The conditions for the Perseids shower were excellent this week, a meteorological event unusual for Connecticut’s usually overcast conditions. The moon was in its new phase leaving a darkened sky for viewing. Clear skies for over 48 hours, defied Mark Twain’s sentiment, “If you don’t like the weather in New England now, just wait a few minutes.”
Watching the trails of light trailing the metereroids as they bounced against Earth’s atmosphere, the meteorologic conditions in New England were perfect for …well, watching meteors!
The name Perseids derives in part from the word Perseides (Περσείδες), a direct reference to the Greek mythological hero Perseus who was responsible for slaying the Gorgon Medusa.
The meteoroids (their correct name while still in space) that bear his name appear to originate from the constellation Perseus, a directional aid to viewers in determining which shower they are viewing on a given night.
The meteoroids in the Perseids are fast with speeds around 37 miles per second or 133,000 miles per hour, and according to NASA, there can be as many as 100 per hour. The largest size of the meteroids are about the size of a pea or marble, with most the size of sand grains. It is only when it hits the ground that a meteoroid is called a meteor.
The Perseids meteoroids are composed from dust and ice from the Swift-Tuttle comet that crosses the Earth’s orbital path every August. Swift-Tuttle’s orbit has been traced back nearly 2,000 years and is now thought to be the same comet that was observed in 188 AD and possibly even as early as 69 BC.
Video from ukmeteorwatch
Stories and Star Mapping
All that technical information was not yet known to those storytellers who provided an explanation to our ancient forebears of what was happening in the night sky every August. The retelling of the story of Perseus and his rescue of the beautiful princess Andromeda from the sea monster Cetus would be prompted by the viewing of their constellations Perseus and Andromeda which overlap and share a bright star, Alpha Andromedae.
Claudius Ptolemy the Greek/Egyptian writer (AD 90 –c. 168) of Alexandria, was also a mathematician, astronomer, geographer, and astrologer, who promoted 48 constellations in his 2nd-century Almagest,
He also listed the constellation of Cassiopeia, a star pattern aligned with Andromeda and Perseus, an ultimate hovering bad mother-in-law. Cassiopeia’s constellation would remind storytellers of how Andromeda was set in chains because of this troublesome queen’s vanity.
While the association of these stories with the fixed objects of the sky helped early navigators travel the world, they now help navigators find their way virtually through the universe. Naming the objects in the sky and sharing these names through stories began with imagination, but now aids in the science of mapping.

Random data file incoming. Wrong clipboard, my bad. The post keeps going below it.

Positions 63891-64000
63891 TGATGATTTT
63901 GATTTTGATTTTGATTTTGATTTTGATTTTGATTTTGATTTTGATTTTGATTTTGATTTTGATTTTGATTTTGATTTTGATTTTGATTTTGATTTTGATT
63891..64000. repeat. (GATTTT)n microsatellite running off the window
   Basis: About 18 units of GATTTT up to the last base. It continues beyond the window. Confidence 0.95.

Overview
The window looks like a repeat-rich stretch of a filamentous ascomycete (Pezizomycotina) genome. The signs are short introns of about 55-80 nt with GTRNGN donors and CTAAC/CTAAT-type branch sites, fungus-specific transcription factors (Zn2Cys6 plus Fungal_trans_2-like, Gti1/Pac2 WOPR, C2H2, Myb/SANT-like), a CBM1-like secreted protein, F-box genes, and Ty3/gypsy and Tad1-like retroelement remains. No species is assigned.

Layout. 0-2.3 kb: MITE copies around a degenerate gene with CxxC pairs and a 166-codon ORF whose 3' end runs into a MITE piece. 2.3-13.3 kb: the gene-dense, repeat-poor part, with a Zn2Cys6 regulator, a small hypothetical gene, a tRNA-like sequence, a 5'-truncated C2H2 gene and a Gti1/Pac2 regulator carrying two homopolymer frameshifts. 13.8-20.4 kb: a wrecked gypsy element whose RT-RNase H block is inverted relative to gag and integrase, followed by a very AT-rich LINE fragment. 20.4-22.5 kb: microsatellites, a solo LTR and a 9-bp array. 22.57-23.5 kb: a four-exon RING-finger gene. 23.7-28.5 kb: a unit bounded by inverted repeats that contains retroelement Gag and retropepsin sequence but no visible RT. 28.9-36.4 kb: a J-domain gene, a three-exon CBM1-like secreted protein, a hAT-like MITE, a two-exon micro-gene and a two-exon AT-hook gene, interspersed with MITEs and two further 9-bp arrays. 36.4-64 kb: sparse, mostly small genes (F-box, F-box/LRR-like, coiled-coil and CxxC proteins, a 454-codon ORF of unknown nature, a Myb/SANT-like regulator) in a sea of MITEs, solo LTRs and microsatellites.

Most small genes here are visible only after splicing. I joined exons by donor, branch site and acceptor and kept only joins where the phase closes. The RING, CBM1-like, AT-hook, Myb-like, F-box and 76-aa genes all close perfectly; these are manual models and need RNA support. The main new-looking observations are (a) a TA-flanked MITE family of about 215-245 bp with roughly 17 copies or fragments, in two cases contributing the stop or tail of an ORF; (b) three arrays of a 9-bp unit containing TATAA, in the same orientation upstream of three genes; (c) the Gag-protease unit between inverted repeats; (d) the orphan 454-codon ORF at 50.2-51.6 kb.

Some of the constellations may not look like their namesakes: Hydra, Ursa Major, Orion, etc, however, their stories have been shared millions of times for thousands of years. The retelling of these stories connects us to others across the globe who viewed the same night sky to see the Perseids this week as well as to those who saw the Perseids in 69 BCE.
Ancient Western Civilizations explained the Perseids in various ways:
- Greeks saw them as a commemoration of the god Zeus’s visitation on Danae, the mother of Perseus, in a shower of gold;
- Romans believed that the meteor shower was the god Inuo-Priapus fertilizing the fields.
- Eventually, the The Catholic religion coopted the Perseids as the “tears of Saint Lawrence“, since 10 August is the date of that saint’s martyrdom.
While the Perseids themselves did not make an appearance in the PBS drama Downtown Abbey, their backstory did. In an exchange in episode two of the first season, the characters Matthew Crowley and Lady Mary exchange their interpretation of the Perseus/Andromeda love story, foreshadowing their own tumultuous courtship:
Lady Mary: I’ve been studying the story of Andromeda. Do you know it?
Matthew Crawley: Why?
Lady Mary: Her father was King Cepheus whose country was being ravaged by storms. And in the end he decided the only way to appease the gods was to sacrifice his eldest daughter to a hideous sea monster. So they chained her, naked, to a rock…
Violet, Dowager Countess: Really, Mary, we’ll all need our smelling salts in a minute.
Matthew Crawley: But the sea monster didn’t get her, did he.
Lady Mary: No. Just when it seemed he was the only solution to her father’s problems, she was rescued.
Matthew Crawley: By Perseus.
Lady Mary: That’s right, Perseus. Son of a god. Rather more fitting, wouldn’t you say?
Matthew Crawley: That depends. I’d have to know more about the princess and the sea monster in question.
So, even the stars of post-Edwardians of Downton Abbey knew those famous stories connected to the fixed stars in the heavens.
Such stories from the night sky remind us of how connected we are here to both the present and the past simultaneously. Science may be able to explain and measure the distances between these objects, their size, and their exact location, but the association with story is what makes these objects in the sky so memorable.
Just as memorable as standing out in a field watching the Perseid Shower zipping across the pre-dawn sky on a clear night in Connecticut….and that was an unexpected and amazing story.